Many residents in the area live for the water. We actually have so many types of water and so much water that water is something of a puzzle to newcomers. Usually everyone finds some water to love in our county which actually has nearly 60% more water than land.

Even with all the water to protect us from the worst cold, we have faced some winter challenges like much of the east coast this winter. Spring has been reluctant to provide our accustomed warmth.

Sometimes as March draws to a close we have waters that are begging to be waded. We will have to see a huge spike in temperatures for that to happen in the spring of 2014 so I am not holding my breath.

Certainly many of us who live here on the coast have one great advantage over our inland cousins. Our dreams are often focused on those magic moments on the beaches or waters of the area. Moments on the beach like what I enjoyed last fall often make me think about summer in October and easily drift into my dreams. Those dreams are a great way to forget this winter that has us seemingly waiting forever for spring.

Even in a tough spring, we know that we have a lot to look forward to as the weather inevitably warms up. First will come the time for early gardening. I already have some peas, kale, and lettuce in the ground. My first radish of the year was harvested before the ides of March.

By the middle of April even in a cold spring, it will be time for local strawberries. Not long after that we will be out on the water. I boat all year, but it is not until the water warms that I focus on boating. If it is a windy year, it is possible my first kayaking will precede my first serious trip in our skiff. Spring waters can be enticing but dangerous so I usually wait until they warm up before I spent a lot of time out on the water.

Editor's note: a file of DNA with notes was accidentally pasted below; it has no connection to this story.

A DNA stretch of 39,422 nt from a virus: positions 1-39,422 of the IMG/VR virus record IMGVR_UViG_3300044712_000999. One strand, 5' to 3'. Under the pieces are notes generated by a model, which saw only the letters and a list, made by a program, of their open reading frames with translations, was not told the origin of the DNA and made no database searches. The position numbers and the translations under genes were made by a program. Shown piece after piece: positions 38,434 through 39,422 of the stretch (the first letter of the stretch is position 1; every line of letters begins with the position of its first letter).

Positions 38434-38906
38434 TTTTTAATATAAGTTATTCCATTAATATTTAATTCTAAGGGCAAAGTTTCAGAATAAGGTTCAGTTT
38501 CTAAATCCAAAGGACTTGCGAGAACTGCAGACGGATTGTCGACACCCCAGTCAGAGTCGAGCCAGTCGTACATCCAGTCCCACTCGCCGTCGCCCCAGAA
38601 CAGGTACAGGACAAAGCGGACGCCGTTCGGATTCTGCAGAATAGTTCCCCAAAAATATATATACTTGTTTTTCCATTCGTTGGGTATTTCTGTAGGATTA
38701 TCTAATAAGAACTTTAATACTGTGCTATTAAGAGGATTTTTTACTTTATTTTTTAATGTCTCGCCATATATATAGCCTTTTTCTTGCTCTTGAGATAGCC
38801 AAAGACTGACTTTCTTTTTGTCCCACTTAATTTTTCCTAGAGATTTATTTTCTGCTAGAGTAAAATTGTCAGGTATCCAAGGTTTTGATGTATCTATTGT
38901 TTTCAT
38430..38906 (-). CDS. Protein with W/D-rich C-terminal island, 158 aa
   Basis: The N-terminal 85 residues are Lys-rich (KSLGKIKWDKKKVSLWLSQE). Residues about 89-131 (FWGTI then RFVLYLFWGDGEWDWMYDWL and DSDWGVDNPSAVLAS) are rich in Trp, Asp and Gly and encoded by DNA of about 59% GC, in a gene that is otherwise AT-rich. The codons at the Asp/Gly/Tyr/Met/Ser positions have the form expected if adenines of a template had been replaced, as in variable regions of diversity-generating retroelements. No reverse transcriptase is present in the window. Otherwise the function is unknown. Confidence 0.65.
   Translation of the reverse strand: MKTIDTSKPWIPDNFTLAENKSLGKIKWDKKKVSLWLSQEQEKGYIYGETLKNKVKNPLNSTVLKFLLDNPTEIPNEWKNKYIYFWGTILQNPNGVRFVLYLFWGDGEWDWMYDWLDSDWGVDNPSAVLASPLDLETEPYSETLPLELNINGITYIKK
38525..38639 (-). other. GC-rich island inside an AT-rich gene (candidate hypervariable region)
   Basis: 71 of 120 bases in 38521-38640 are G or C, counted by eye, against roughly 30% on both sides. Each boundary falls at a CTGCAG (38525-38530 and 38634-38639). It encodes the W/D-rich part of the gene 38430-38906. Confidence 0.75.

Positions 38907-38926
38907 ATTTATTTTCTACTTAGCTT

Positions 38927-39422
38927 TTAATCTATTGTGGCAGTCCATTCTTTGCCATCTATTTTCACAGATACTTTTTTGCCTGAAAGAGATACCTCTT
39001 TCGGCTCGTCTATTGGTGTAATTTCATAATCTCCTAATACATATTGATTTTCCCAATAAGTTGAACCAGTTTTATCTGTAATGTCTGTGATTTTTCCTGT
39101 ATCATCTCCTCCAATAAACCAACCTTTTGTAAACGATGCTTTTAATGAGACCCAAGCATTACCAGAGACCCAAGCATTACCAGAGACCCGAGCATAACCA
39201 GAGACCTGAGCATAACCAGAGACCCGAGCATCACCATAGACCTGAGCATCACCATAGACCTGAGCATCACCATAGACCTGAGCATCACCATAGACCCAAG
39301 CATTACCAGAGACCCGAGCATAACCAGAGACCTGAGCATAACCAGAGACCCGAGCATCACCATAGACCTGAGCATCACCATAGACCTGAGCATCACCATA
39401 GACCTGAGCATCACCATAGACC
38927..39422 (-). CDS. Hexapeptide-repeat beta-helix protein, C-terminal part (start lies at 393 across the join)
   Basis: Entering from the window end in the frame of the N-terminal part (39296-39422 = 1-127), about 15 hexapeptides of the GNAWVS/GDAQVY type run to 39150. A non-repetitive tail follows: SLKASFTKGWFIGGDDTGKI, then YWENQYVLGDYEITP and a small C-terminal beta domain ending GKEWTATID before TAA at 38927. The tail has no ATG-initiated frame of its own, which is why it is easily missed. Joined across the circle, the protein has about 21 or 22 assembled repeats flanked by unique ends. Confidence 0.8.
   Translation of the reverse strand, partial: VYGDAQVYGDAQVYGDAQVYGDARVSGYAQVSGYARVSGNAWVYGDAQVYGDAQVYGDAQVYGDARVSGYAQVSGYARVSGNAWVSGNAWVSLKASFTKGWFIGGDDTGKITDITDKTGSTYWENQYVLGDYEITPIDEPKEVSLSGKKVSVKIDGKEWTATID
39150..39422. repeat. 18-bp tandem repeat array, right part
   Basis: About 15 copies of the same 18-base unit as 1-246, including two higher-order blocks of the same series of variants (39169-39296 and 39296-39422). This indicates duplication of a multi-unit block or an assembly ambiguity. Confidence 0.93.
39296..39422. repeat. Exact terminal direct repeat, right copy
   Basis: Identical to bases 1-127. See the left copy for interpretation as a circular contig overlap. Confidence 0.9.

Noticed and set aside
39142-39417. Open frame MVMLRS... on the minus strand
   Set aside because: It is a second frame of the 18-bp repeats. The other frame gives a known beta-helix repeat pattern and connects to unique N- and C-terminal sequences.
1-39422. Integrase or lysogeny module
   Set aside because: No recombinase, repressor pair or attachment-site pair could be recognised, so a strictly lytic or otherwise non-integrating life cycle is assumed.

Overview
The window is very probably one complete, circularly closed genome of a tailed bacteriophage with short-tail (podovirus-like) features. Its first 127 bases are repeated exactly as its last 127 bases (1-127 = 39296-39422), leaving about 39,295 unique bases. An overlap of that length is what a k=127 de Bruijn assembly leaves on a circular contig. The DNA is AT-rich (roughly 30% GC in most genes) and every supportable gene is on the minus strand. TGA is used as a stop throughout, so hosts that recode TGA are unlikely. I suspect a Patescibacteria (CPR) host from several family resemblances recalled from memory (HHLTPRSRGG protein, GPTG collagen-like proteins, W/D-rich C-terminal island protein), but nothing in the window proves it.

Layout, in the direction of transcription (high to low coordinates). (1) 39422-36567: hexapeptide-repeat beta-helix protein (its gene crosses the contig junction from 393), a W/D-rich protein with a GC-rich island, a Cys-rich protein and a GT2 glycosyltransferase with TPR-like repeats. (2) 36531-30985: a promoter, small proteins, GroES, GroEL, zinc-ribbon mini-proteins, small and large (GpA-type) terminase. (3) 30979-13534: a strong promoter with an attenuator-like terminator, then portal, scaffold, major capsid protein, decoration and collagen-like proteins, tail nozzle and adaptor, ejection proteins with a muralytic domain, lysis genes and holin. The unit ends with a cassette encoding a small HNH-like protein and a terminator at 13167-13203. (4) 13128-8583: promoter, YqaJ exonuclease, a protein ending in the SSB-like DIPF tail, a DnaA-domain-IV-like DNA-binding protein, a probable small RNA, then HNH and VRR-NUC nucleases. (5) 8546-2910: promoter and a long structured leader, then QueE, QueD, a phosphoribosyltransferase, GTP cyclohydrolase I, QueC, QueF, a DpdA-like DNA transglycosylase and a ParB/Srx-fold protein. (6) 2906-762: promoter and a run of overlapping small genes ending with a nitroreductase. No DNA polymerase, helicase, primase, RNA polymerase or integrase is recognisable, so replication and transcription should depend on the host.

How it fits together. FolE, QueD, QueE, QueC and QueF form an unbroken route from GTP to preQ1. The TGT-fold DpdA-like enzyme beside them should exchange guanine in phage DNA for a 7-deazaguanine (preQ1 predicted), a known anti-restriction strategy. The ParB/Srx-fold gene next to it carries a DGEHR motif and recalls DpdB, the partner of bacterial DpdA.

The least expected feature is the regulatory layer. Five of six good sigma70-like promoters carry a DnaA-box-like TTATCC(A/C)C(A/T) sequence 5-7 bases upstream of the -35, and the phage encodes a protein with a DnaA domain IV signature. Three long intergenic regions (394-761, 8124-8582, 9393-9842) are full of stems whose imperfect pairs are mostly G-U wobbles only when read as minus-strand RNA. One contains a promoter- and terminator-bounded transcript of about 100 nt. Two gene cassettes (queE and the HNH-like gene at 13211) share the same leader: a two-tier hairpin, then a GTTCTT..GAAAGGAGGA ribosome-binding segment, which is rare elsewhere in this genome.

Many springs when the water is still too cold for boating, I spend my time hiking the beaches and looking for that first day when it is warm enough to stick my feet in the water.

I never mind delaying my time actually out on the water since we have a very long boating season in the fall. It is not unusual for us to be out in the ocean or the big water even as late as the end of November.

November is also a great kayaking month. We sometimes kayak well into December but eventually we give over our waters to our winter visitors.

With all the choices of  how to enjoy the water, it is no wonder that I dream in saltwater. It is just one of those things that happens to those us who live where it is best to leave only footprints and take only pictures.

You can read more posts about why we live on the Crystal Coast at this selection of older posts.

If you would like to see some pictures of the spectacular scenery in our area during warmer times, check out our just published $2.99 Kindle reader book, 100 Pictures, 1000 Words, A Crystal Coast Year.  It is worth clicking on the link just to see the free sample of seven pictures.  Kindle reader software works on just about every platform including iPads and iPhones.

We recently sent out our first newsletter of the season.  We will be sending  the next edition about the upcoming season on the Crystal Coast just before the end of the month after we have enjoyed the first outside festival of the season, Emerald Isle’s Saint Patrick’s Festival. I have already had a great dose of some perfect steamed oysters to start the season.